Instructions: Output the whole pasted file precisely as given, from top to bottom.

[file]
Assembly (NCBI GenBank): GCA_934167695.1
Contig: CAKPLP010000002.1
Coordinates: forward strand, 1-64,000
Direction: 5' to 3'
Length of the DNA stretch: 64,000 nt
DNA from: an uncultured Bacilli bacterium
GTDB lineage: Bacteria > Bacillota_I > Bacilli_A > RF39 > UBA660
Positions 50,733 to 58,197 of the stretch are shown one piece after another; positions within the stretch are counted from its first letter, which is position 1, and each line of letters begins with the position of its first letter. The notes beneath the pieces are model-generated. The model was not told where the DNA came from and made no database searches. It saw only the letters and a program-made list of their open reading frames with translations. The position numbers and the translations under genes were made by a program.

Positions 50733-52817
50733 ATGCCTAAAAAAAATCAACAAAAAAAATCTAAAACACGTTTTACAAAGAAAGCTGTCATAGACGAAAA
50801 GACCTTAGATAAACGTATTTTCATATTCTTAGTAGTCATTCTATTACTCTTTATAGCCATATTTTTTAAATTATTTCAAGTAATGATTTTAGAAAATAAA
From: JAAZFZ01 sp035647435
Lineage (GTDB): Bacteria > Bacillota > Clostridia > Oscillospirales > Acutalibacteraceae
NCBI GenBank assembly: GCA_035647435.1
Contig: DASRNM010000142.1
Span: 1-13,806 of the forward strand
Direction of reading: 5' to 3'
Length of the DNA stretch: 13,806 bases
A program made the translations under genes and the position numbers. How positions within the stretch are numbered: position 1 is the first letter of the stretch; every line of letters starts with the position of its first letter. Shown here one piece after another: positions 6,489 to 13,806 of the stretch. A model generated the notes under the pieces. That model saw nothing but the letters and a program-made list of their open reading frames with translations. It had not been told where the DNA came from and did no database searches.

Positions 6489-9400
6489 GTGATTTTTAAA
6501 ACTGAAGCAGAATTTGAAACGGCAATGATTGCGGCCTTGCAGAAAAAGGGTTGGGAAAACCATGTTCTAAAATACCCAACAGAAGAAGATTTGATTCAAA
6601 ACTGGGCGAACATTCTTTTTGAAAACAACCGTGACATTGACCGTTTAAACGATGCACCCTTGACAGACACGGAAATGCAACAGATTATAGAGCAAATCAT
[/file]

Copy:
Assembly (NCBI GenBank): GCA_934167695.1
Contig: CAKPLP010000002.1
Coordinates: forward strand, 1-64,000
Direction: 5' to 3'
Length of the DNA stretch: 64,000 nt
DNA from: an uncultured Bacilli bacterium
GTDB lineage: Bacteria > Bacillota_I > Bacilli_A > RF39 > UBA660
Positions 50,733 to 58,197 of the stretch are shown one piece after another; positions within the stretch are counted from its first letter, which is position 1, and each line of letters begins with the position of its first letter. The notes beneath the pieces are model-generated. The model was not told where the DNA came from and made no database searches. It saw only the letters and a program-made list of their open reading frames with translations. The position numbers and the translations under genes were made by a program.

Positions 50733-52817
50733 ATGCCTAAAAAAAATCAACAAAAAAAATCTAAAACACGTTTTACAAAGAAAGCTGTCATAGACGAAAA
50801 GACCTTAGATAAACGTATTTTCATATTCTTAGTAGTCATTCTATTACTCTTTATAGCCATATTTTTTAAATTATTTCAAGTAATGATTTTAGAAAATAAA
From: JAAZFZ01 sp035647435
Lineage (GTDB): Bacteria > Bacillota > Clostridia > Oscillospirales > Acutalibacteraceae
NCBI GenBank assembly: GCA_035647435.1
Contig: DASRNM010000142.1
Span: 1-13,806 of the forward strand
Direction of reading: 5' to 3'
Length of the DNA stretch: 13,806 bases
A program made the translations under genes and the position numbers. How positions within the stretch are numbered: position 1 is the first letter of the stretch; every line of letters starts with the position of its first letter. Shown here one piece after another: positions 6,489 to 13,806 of the stretch. A model generated the notes under the pieces. That model saw nothing but the letters and a program-made list of their open reading frames with translations. It had not been told where the DNA came from and did no database searches.

Positions 6489-9400
6489 GTGATTTTTAAA
6501 ACTGAAGCAGAATTTGAAACGGCAATGATTGCGGCCTTGCAGAAAAAGGGTTGGGAAAACCATGTTCTAAAATACCCAACAGAAGAAGATTTGATTCAAA
6601 ACTGGGCGAACATTCTTTTTGAAAACAACCGTGACATTGACCGTTTAAACGATGCACCCTTGACAGACACGGAAATGCAACAGATTATAGAGCAAATCAT